A fire at Universal Studios on Sunday affected two popular backlot shooting locations -- New York Street and the BACK TO THE FUTURE courthouse square -- the KING KONG park attraction and countless copies of studio films and TV shows in a video vault, VARIETY reports.
The pre-dawn blaze is said to have burned three to four acres, but the full impact on shooting and theme park operations was unclear. A Universal rep said Sunday afternoon they had no information regarding future production in the affected areas.
Universal Studios president and chief operating Ron Meyer called the blaze a "bad situation" but the studio's main motion picture vault was unaffected. More than 40,000 films and TV shows were in the vault that burned, but he said the studio has "lots of duplicates" in other places.
The theme park did not open its doors Sunday, but CityWalk restaurants reopened in the afternoon and the MTV Movie Awards went on that evening in the Gibson Amphitheater. The park opened at 10 a.m. today as scheduled.
"Fortunately, nothing irreplaceable was lost," Meyer said. Meyer and Steven Spielberg walked the lot in the morning to assess the damage.
Meyer did confirm the fire damaged two of the eight locations used for the CBS drama THE GHOST WHISPERER and "completely destroyed" a set that recently housed CHANGELING, a Universal feature from Clint Eastwood that just premiered at Cannes.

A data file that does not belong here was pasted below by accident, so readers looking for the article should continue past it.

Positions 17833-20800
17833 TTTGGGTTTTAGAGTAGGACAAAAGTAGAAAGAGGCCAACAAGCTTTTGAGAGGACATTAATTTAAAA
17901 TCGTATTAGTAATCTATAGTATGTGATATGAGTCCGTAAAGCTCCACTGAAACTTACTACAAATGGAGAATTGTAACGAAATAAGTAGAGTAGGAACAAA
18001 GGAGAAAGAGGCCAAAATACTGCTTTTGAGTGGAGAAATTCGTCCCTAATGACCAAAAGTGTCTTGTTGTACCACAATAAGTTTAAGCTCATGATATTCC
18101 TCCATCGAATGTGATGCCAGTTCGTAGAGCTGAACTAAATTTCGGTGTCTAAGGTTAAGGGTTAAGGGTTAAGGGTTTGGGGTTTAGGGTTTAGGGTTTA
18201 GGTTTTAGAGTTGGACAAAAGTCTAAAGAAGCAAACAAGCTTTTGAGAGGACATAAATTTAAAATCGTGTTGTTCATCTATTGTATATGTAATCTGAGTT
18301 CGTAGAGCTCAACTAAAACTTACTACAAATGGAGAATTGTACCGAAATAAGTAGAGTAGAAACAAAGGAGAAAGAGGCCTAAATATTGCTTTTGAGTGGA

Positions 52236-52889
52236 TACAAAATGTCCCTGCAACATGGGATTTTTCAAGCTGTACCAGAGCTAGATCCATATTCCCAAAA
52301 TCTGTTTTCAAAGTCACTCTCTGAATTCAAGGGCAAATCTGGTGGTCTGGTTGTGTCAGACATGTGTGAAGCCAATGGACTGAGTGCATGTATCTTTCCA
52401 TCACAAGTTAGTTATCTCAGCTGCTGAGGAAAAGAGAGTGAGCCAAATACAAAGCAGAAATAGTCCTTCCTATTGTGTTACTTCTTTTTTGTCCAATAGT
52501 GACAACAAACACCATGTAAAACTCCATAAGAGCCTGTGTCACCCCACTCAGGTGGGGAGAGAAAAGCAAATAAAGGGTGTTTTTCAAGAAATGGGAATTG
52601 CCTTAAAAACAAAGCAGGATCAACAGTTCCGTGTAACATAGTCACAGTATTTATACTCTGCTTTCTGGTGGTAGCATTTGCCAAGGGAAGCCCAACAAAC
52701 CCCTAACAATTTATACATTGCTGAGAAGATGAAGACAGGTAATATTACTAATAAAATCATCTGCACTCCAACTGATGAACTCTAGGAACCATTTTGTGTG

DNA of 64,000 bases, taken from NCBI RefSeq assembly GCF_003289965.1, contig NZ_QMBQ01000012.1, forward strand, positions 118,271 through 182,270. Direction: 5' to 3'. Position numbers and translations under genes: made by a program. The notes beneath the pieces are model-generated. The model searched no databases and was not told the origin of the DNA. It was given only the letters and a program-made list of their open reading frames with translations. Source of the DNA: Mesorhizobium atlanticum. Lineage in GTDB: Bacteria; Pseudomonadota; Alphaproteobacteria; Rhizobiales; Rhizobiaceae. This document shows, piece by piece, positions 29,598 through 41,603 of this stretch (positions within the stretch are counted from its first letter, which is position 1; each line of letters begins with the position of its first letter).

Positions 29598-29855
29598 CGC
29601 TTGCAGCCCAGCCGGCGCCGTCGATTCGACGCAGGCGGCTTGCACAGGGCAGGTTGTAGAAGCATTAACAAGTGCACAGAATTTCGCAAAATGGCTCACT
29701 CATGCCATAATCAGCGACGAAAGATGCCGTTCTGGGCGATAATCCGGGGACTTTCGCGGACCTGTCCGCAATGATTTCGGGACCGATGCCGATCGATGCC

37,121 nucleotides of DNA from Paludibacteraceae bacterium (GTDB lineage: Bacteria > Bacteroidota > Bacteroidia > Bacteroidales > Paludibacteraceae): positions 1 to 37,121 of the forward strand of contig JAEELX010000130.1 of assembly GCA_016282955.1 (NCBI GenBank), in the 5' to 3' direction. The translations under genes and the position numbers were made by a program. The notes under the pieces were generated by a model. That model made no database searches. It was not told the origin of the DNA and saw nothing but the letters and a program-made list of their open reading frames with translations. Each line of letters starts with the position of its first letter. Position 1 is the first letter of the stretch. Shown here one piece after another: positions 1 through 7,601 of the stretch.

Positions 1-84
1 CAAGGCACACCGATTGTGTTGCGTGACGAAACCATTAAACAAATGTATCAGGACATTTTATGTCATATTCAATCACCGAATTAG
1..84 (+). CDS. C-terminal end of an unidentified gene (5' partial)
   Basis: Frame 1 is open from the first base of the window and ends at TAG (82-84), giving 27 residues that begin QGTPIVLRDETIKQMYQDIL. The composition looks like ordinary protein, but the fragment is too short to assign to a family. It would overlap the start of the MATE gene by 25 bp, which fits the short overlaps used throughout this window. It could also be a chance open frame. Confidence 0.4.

GHOST WHISPERER is on hiatus until mid-June and the studio will find other locations when shooting resumes, a Universal spokesperson said.
A commercial had been shooting over the weekend on the lot's New York street, Meyer said, but a studio rep said there was no production under way when the fire ignited around 4:45 a.m. Sunday.
The affected area also burned in a 1990 arson fire, causing tens of millions in damages that Spielberg helped rebuild.
The cause of the Sunday fire was not immediately determined by the Los Angeles County Fire Dept., which quickly engulfed three to four of the lot's 391 acres. Nearby residents were awoken by loud explosions, but it was not clear whether they were the cause or effect of the fire.
Early firefighters to the scene were hindered by low water pressure, drawing water from backlot ponds and lakes to aid the work. Several of the hundreds of firefighters sustained minor injuries. "They are our real heroes," Meyer said at a Sunday morning press conference. "I can't thank them enough."
Meyer rejected questions from reporters about a rumored bomb threat called in shortly before the fire began. "None of us have heard this," he said.
Melting plastic and reels from the video vault spewed toxins into the air around Universal Studios. After consulting with the fire department and air quality officials, the studio decided to keep the park closed for the day, warning those in the area with respiratory problems to stay inside.
After the 1990 blaze, New York street was rebuilt with flame retardant facades, but a fire department spokesman on Sunday said the fire overwhelmed the safety measures. City officials said they would review fire safety precautions in the wake of the inferno.